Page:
Pulpitis is a condition defined by sore inflammation of the pulp in the tooth. It is important to note that the innermost region of the tooth is the pulp. This contains the blood supply and nerves for the tooth. The condition can occur in one or several teeth and usually due to bacteria that invades the pulp which results to swelling.
What are the types?
- Reversible – involves mild inflammation and the pulp is in a healthy state suitable for saving
- Irreversible – this occurs if inflammation and other signs such as pain are intense, and there is no chance to save the pulp
What are the indications?
Both forms of pulpitis can trigger pain. For the reversible form, it is generally mild and only occurs while eating. As for the irreversible form, it is severe and arises throughout the day and night.
Other signs in both forms include:
- Sensitivity to sweet food
- Sensitivity to cold and hot food
The irreversible form might have other signs of infection such as:
- Bad breath
- Enlarged lymph nodes
- Bad taste in the mouth
What are the causes?
Pulpitis develops once the enamel and dentin incur damage which allows bacteria to reach the pulp, thus resulting to swelling. Since the pulp is trapped within the walls of the tooth, the swelling triggers pain and pressure as well as infection.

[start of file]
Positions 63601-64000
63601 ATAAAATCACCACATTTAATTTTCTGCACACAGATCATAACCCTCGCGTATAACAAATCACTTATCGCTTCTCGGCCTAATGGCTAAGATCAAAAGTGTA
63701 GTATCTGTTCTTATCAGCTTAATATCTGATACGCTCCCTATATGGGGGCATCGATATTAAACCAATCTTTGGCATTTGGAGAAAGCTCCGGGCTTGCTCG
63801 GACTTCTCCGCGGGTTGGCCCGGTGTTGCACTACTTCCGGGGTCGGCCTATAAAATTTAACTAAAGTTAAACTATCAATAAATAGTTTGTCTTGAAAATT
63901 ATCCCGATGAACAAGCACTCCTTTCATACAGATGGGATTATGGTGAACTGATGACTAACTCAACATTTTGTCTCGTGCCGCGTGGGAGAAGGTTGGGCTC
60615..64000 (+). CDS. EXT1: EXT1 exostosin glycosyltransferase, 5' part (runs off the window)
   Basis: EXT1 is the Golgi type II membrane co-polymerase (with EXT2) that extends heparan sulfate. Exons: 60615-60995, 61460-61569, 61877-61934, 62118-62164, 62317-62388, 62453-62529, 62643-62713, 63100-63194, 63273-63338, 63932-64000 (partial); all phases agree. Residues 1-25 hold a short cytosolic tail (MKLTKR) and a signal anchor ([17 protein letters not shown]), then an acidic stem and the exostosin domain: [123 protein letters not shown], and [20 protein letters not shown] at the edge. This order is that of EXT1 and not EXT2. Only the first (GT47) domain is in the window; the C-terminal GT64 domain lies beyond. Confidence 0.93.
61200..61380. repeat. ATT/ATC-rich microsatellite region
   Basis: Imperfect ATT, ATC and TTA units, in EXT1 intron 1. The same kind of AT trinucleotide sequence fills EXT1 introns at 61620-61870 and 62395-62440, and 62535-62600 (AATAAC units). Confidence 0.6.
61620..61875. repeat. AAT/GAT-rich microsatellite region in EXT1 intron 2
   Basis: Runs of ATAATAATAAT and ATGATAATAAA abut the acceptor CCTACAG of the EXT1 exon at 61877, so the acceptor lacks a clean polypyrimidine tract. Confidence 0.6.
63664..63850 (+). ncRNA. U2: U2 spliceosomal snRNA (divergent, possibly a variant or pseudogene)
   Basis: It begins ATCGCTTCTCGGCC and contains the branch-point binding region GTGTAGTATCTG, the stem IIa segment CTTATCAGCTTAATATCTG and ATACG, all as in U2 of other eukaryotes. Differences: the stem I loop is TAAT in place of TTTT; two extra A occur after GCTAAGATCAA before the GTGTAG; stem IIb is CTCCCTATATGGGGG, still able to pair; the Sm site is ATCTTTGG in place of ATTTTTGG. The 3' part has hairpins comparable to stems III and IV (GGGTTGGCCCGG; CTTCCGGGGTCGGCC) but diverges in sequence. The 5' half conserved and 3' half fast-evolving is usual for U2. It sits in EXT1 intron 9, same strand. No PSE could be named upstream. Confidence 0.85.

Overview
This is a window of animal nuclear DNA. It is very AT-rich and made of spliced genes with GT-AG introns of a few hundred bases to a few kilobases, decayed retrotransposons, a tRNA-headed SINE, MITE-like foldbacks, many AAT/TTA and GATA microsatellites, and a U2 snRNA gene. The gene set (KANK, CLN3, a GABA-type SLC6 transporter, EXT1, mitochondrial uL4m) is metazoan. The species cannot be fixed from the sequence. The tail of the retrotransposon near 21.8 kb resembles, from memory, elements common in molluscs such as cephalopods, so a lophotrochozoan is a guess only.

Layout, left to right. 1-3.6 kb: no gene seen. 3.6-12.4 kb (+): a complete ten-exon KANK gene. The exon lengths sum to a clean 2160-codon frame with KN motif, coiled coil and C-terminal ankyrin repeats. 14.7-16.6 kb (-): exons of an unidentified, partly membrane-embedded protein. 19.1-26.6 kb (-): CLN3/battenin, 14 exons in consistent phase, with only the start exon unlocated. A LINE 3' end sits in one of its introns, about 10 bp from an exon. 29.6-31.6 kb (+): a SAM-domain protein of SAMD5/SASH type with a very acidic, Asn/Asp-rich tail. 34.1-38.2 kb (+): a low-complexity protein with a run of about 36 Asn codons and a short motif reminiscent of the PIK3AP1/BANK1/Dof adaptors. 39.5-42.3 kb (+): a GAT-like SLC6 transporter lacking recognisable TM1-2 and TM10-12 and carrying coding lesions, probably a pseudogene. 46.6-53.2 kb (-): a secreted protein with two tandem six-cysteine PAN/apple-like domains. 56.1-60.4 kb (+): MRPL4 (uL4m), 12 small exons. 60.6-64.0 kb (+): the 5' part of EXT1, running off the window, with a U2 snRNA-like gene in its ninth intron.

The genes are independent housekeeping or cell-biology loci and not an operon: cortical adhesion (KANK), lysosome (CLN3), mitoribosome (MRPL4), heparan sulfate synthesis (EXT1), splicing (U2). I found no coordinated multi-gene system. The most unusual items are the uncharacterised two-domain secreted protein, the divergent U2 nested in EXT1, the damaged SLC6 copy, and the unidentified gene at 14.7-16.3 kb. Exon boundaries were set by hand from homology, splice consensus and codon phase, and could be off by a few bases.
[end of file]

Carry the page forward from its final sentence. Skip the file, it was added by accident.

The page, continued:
Management of pulpitis
The treatment is based on the type of pulpitis. For the reversible form, dealing with the cause of the inflammation will allow the symptoms to subside. If there is a cavity, getting rid of the decayed site and restoring it with filling should lessen the pain.
For the irreversible form, the dentist saves the tooth with pulpectomy which is the first part of a root canal. During the procedure, there is removal of the pulp but the rest of the tooth is left intact. The dentist cleans, fills and seals the hollow space within the tooth.
In some cases, the whole tooth is removed via a tooth extraction. This is a suggested option if the tooth has died and could not be saved.